Sunday, November 26, 2006

Syria would seek reward for helping to calm Iraq, some say

"DAMASCUS, Syria: As the U.S. debates whether to reach out to Syria for help in calming Iraq, some close to the Syrian regime say the country would be willing to help, but only if it got something valuable in return.

Damascus certainly is interested in political dialogue with the West and wants talks with Washington, many here say. But the regime of President Bashar Assad will want, in return, help on issues it cares deeply about — such as a return of the Golan Heights, the strategic plateau Israel captured in the 1967 Mideast War.

The regime itself has stayed tightlipped, refusing to say what it envisions but expressing willingness to help with Iraq and broader peace deals.

But Issa Darwish, a writer and former deputy foreign minister, said: "Syria won't be bitten from the same hole twice," referring to a widespread Syrian feeling that it got nothing in return from the U.S. after it agreed to participate in the earlier 1991 Gulf war to push then-Iraqi leader Saddam Hussein from Kuwait.

"Why should Syria help the Americans to leave Iraq in honor (this time), if they are not ready to reciprocate?" he asked in a recent interview with The Associated Press.

Washington is debating whether the Bush administration should engage Syrian and also Iran — two countries it regards as pariah states that work to destabilize the entire Middle East. Supporters of doing that claim Syria could use its control over Iraq's most porous border to alleviate insurrection against the U.S. occupation, and ongoing civil conflict between Shiites and Sunnis in Iraq.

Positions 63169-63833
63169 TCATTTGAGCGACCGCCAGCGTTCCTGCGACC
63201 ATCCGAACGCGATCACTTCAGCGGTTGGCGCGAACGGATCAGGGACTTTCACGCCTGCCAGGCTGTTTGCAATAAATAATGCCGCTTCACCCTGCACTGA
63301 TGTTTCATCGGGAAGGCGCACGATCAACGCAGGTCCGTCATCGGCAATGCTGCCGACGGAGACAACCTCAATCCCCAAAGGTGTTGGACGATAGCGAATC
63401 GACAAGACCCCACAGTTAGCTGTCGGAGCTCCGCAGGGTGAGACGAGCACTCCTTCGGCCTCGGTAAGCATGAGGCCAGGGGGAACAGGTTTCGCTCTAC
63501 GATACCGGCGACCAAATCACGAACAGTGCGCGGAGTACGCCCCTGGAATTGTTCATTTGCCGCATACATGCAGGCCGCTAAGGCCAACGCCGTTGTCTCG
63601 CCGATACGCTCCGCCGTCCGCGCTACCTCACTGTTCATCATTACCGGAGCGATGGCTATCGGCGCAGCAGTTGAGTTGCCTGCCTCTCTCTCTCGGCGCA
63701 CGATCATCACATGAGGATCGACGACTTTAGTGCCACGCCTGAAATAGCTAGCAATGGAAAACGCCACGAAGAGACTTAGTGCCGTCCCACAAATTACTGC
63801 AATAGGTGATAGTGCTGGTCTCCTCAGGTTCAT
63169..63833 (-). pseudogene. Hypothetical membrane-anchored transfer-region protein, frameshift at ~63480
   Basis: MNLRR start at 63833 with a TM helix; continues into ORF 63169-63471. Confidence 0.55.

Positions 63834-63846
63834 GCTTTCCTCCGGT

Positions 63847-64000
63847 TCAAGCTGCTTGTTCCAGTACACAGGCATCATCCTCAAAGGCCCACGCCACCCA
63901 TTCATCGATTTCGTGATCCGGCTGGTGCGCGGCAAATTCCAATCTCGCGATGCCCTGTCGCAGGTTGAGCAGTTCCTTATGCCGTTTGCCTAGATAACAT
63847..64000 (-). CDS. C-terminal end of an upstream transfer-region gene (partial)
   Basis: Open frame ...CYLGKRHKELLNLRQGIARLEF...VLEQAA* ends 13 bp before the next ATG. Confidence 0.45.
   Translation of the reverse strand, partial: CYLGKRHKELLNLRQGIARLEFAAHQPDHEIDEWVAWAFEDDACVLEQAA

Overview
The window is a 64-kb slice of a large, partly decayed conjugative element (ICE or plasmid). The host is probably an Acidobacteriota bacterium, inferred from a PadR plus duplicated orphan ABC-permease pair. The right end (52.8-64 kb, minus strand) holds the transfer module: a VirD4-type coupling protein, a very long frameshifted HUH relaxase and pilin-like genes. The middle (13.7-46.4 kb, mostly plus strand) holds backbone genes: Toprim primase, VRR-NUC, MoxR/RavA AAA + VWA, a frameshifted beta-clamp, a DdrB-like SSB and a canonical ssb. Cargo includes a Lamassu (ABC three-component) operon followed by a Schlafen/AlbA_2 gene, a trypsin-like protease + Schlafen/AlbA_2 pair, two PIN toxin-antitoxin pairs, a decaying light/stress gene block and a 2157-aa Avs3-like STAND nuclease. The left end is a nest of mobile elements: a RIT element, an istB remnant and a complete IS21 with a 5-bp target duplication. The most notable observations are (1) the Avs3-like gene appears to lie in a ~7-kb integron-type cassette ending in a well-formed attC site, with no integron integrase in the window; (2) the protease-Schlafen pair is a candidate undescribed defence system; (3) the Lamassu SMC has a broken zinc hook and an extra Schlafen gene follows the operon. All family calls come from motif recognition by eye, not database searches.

But it is far from certain U.S. President George W. Bush will decide to reach out, even if the influential Iraq Study Group recommends it. Last week Bush strongly endorsed his administration's past tough line with both countries, Iran and Syria.

As the debate has raged, Syria has done some outreach of its own on Iraq. Its foreign minister arrived in Baghdad last week to underline his country's readiness to help stabilize Iraq. While there, he announced a full restoring of diplomatic relations.

"We have expected Syria to show more understanding toward us... and the first (thing is) to start cooperation with us," Prime Minister Nouri al-Maliki was quoted as telling the Syrian foreign minister, according to a statement by his office.

His foreign minister, Hoshyar Zebari, was more specific.

He told AP that Syria should help ensure scrutiny of the border, stop infiltration of insurgents and hand over to Iraq insurgency leaders who are believed to be in Syria.

Iraqi officials have long accused Syria of harboring leaders of the former Baath Party who run much of the Sunni-based insurgency. They also accuse Damascus of opening its border for infiltrators and weapons smuggled to the insurgents.

Syria has never kept secret that it opposes the Americans in Iraq and the government they have installed in Baghdad. The government-run media lavishly praise the insurgents, who they call resistance fighters.

The situation may be even more clouded since last week's assassination of another anti-Syrian politician in Lebanon — the last in a string of such slayings that began with the 2005 murder of former Lebanese Prime Minister Rafik Hariri.

The United States immediately questioned if Syria were trying to destabilize Lebanon — something that might make the Bush administration even less willing to reach out. The Hariri investigation, which has deeply angered Syria, also seems likely to intensify, not wane, after the latest death.

Overall, political dialogue with Washington would be good for Syria, said political analyst Aymen Abdel Nour, who is linked to the reform wing of the ruling Baath party in Damascus.

But he also warned it would come at a high price: Damascus would certainly demand that Washington help Assad regain the Golan Heights from Israel, stop efforts to isolate his regime and also put an end to attempts to implicate Syria in Hariri's death."

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